by Sophie Gabreldar
Several Bumblebee species are in drastic decline across North America and Europe because of hotter and more frequent extremes in temperature. This decline is so rapid that is “consistent with a mass extinction.” Many species are expected to go extinct within a few decades.
You might be thinking: why should I care about the bees dying? Well in short, the disappearing bee population poses a huge threat to human survival. No other species is as important when it comes to producing fruits and vegetables.
Why are Bees Important?
Native bees (such as Bumblebees) pollinate plants like cherries, blueberries, and cranberries. In fact, settlers were the first to bring European honeybees to Canada. Honeybees pollinate almond and lemon trees, okra, papaya and watermelon plants. While honeybees do a lot, native bees are better and more efficient pollinators of native crops. Similarly, native bees pollinate an estimated 80 percent of all flowering plants in the world.
If they were to suddenly disappear, we may lose all the plants that bees pollinate, all the animals that need those plants and so on up the food chain. Our supermarkets would half the amount of fruits and vegetables. The loss of bees would result in a huge loss in biodiversity
How Climate Change Effect The Bees
A new study from the University of Ottawa found that over the course of a single human generation, the likelihood of a Bumblebee population surviving in a given place has declined by an average of over 30%. The predicted decline is consistent with a mass extinction. A mass extinction is when a large number of species go extinct in a short amount of time.
Climate change plays a large part in the bee’s extinction risk. Observed temperatures and precipitation have begun to exceed their observed tolerances. Researchers have created a new way to predict local extinctions for individual species; they focused on whether climate change is creating temperatures Bumblebees can’t handle.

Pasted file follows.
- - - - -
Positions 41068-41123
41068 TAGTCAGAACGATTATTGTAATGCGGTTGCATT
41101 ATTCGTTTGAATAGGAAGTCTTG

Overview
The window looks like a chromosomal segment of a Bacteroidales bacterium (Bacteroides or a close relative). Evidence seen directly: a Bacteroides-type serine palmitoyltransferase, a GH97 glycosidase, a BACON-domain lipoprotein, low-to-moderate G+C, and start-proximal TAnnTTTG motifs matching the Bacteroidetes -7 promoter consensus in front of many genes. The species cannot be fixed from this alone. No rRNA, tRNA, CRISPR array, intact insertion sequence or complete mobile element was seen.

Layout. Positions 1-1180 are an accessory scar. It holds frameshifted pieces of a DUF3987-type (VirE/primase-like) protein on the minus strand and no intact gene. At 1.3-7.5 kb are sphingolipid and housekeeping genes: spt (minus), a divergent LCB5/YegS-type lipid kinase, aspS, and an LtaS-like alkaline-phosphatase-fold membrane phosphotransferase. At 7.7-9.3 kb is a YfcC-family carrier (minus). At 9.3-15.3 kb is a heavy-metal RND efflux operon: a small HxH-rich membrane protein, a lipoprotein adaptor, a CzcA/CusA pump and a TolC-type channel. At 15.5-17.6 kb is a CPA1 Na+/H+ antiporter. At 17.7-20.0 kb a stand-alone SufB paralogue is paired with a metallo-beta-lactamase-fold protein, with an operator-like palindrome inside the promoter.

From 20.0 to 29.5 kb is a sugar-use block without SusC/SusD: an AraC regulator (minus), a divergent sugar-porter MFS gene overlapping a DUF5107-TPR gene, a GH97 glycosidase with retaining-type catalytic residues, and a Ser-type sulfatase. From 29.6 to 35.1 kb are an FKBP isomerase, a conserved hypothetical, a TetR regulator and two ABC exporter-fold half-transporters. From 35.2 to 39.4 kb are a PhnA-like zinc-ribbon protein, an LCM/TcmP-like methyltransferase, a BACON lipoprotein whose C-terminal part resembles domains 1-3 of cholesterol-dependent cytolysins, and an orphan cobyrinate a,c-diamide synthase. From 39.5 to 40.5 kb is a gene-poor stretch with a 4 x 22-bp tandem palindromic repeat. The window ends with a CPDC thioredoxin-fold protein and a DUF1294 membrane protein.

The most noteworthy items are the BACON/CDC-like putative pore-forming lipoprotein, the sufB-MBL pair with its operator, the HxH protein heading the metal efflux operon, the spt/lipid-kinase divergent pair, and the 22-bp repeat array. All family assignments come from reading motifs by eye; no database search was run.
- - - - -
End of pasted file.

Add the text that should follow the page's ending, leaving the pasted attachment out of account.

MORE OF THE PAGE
Peter Soroye, a Ph.D. student in the Department of Biology at the University of Ottawa, Jeremy Kerr, professor at the University of Ottawa and head of the lab group Peter is in, along with Tim Newbold, research fellow at UCL (University College London), were the first to suggest that this extinction began decades ago.
Using data on 66 different Bumblebee species across North America and Europe that was collect between 1900-205, researchers were able to see how Bumblebee populations have changed by comparing where bees are now to where they used to be historically. “If declines continue at this pace, many of these species could vanish forever within a few decades,” Peter Soroye cautioned.
What Can We Do?
To reduce the impacts of climate change for the bees and all organisms, maintaining habitats that provide shelter from the heat is very important. As Dr. Kerr said, “Ultimately, we must address climate change itself and every action we take to reduce emissions will help. The sooner the better. It is in all our interests to do so, as well as in the interests of the species with whom we share the world.” Even small things such a planting flowers or avoiding using insecticides can help. One final thing to do is at all times, never kill a bee!